The vast majority of distal radius fractures occur after someone falls and lands with their hands outstretched, which is often called a “fall on an outstretched hand,” or FOOSH injury. Falls in sports like soccer and basketball, as well as biking, skateboarding or rollerblading accidents can all lead to a distal radius fracture if the person lands with enough force. These injuries are usually categorized depending on how the person lands on the wrist, as either a Colles’ fracture or a Smith’s fracture:

  • Colles’ fracture: these injuries are caused by a fall onto the palm of the hand, which places the wrist in an extended position; the result is a fracture of the distal radius and possibly the ulna
  • Smith’s fracture: also known as the reverse Colles’ fracture, these injuries occur from falls onto the back of the hand with the wrist in a flexed position

After a Colles’ or Smith’s fracture, the initial treatment for most patients is a reduction, in which the broken bone(s) are situated back into the correct position so that healing can occur. A doctor usually performs the reduction manually, but surgery may be needed if a bone is displaced too far out of position. Reduction is typically followed by a period of immobilization in a cast or brace that must be worn for 4-6 weeks. Regardless of whether or not surgery is performed, a course physical therapy is crucial both during and after the immobilization period to ensure a proper recovery.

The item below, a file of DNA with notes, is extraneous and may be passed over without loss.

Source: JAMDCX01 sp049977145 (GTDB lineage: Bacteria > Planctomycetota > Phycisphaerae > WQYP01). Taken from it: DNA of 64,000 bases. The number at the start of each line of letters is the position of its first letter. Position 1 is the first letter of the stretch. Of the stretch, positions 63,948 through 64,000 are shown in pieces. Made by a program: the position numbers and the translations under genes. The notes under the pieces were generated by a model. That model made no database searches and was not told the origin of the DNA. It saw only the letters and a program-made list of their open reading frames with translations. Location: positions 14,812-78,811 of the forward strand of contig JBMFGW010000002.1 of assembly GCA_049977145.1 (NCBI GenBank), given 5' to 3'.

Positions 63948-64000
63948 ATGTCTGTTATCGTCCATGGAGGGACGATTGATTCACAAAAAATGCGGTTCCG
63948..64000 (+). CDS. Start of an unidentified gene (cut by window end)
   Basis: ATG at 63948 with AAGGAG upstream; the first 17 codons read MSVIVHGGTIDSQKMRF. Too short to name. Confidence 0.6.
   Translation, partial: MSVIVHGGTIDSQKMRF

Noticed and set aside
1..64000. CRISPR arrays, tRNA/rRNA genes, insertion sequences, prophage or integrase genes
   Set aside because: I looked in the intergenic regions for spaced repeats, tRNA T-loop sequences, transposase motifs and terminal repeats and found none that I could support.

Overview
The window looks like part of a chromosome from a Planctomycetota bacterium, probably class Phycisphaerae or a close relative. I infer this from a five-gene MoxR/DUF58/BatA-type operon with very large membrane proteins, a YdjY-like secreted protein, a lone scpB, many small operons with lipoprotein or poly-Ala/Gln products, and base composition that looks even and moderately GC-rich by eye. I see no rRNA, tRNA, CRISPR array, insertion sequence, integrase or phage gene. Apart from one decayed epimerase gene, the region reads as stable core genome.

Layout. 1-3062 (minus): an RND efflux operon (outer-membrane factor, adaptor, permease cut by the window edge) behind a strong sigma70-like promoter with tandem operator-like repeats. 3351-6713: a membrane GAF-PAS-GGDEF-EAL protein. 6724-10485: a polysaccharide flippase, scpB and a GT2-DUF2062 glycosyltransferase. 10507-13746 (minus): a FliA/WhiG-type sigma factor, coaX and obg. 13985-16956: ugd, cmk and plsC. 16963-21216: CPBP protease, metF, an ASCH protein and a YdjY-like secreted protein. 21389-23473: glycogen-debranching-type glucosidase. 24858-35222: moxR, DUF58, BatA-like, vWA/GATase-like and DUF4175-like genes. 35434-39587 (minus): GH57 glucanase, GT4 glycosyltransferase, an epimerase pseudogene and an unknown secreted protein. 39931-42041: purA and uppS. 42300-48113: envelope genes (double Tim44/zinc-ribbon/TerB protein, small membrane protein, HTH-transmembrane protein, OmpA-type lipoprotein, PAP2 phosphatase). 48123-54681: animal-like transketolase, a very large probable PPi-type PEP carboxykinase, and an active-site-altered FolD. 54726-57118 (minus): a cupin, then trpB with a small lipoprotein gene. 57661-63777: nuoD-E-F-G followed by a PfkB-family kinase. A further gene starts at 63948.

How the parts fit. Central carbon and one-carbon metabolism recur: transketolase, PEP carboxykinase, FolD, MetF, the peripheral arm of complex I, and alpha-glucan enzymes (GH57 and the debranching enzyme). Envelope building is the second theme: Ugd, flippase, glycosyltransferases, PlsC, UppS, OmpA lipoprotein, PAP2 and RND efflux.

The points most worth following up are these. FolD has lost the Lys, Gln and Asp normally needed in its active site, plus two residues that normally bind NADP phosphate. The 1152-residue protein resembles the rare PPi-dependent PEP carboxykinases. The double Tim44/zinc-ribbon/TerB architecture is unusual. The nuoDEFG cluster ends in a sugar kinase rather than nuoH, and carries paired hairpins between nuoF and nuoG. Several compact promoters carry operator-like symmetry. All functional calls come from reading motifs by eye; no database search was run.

Expert Suggestions About Wrist Fracture Exercises After the Break has Healed

While the wrist is still in a cast, a physical therapist can prescribe some gentle exercises the keep the shoulder, elbow, and fingers moving so that these joints don’t lose their flexibility. After the cast is removed, the wrist usually feels stiff and the arm feels weak, so your physical therapist will prescribe some post-injury wrist fracture exercises to address these issues and restore the function of your wrist. This usually includes manual (hands-on) therapy, ice and heat therapy, stretching and stretching exercises, and sport-specific exercises when applicable.